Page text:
SNCC was the only national civil rights organization led by young people. Mentored by the legendary Black organizer, Ella Baker, SNCC activists became full-time organizers, working with community leaders to build local grassroots organizations in the Deep South. SNCC focused on voter registration and on mounting a systemic challenge to the white supremacy that governed the country’s entrenched political, economic and social structures.
The Student Nonviolent Coordinating Committee (SNCC) Legacy Project (SLP) was begun to preserve and extend SNCC's legacy. Although SNCC the organization no longer exists, we believe that its legacy continues to enable the struggle for freedom, justice and liberty.
To that end, the SLP is taking a multi-level approach:
- facilitating the archiving of SNCC documents digitally and encouraging the preservation of physical documents in a manner that protects them and makes them easily available for use;
- encouraging and assisting in the development of books and other media by SNCC veterans with the idea of having the stories and interpretation of SNCC's work told by its veterans;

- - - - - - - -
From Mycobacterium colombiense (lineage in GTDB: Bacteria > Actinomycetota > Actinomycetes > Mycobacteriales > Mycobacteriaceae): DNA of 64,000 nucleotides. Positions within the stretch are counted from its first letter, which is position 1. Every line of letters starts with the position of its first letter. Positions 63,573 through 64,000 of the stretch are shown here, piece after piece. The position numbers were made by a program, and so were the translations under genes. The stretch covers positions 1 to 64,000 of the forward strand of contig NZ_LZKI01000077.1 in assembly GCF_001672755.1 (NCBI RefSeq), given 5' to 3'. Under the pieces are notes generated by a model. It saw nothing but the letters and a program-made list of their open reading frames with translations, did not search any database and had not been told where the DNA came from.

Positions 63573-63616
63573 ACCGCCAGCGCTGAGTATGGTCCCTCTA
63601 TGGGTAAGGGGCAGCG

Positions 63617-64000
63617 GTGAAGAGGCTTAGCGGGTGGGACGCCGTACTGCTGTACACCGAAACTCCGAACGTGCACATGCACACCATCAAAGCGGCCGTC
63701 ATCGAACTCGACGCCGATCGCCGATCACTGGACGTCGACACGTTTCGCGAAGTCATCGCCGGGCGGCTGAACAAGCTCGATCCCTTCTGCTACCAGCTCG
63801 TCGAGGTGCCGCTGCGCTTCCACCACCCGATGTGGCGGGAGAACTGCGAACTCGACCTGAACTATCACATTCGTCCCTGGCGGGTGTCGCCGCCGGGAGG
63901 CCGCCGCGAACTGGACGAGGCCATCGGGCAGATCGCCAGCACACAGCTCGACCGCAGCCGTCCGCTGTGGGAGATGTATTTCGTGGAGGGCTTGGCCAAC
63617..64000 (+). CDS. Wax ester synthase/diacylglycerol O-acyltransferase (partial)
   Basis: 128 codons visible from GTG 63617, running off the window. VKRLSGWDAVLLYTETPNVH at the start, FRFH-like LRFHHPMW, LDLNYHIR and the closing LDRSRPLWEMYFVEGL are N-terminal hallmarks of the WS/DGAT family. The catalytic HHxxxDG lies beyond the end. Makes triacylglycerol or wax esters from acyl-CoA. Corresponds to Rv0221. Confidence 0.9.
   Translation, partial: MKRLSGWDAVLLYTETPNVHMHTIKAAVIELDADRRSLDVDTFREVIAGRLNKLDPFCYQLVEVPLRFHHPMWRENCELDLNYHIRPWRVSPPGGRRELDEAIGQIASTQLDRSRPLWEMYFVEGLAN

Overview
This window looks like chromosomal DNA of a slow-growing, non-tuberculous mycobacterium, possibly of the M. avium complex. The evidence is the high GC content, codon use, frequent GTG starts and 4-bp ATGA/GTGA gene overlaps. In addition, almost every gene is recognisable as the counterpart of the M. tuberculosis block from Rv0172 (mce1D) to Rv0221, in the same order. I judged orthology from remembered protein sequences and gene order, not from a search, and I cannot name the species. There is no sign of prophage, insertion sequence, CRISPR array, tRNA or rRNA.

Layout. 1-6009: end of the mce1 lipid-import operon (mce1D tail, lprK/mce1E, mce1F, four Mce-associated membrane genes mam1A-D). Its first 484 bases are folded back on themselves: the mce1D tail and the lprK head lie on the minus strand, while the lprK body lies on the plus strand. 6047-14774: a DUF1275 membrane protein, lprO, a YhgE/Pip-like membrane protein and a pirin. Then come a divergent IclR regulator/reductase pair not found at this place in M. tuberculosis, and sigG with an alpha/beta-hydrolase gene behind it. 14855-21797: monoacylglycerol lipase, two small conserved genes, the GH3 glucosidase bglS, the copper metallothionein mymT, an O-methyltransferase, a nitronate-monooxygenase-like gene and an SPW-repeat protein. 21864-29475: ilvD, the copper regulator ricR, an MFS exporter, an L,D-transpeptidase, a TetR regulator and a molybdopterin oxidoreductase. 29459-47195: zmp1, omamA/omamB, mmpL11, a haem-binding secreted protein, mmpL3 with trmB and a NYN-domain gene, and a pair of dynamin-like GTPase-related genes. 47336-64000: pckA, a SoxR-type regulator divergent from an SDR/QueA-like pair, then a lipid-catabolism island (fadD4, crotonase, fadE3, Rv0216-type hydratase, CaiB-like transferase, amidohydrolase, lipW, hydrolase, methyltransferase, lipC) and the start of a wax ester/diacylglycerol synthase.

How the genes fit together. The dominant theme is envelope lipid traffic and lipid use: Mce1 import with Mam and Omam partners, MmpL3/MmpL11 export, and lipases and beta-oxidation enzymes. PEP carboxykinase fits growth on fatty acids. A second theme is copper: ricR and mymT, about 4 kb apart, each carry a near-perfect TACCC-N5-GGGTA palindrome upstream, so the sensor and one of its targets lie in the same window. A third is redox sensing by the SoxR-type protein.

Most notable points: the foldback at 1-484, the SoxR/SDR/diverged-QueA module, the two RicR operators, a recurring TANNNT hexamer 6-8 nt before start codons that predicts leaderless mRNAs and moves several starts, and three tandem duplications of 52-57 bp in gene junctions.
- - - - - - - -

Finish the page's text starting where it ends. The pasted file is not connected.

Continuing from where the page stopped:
- developing with colleges and universities a program of SNCC visiting professors and scholars who would in formal and informal ways interact with young people on campuses and take advantage of campus resources to begin telling the story as it should be told;
- and finally, anchored by the Algebra Project and Young Peoples Project, pursue one of the still great unfulfilled needs of the Freedom Movement: Quality Public Education as a Constitutional Right.
Built into our efforts is the determination to see that our legacy, the legacy of freedom struggle, is passed from our generation to future generations.
You can support these goals by making a donation today to the SNCC Legacy Project, which is a 501©(3) non-profit organization for tax purposes.
Freedom Summer 1964 Volunteers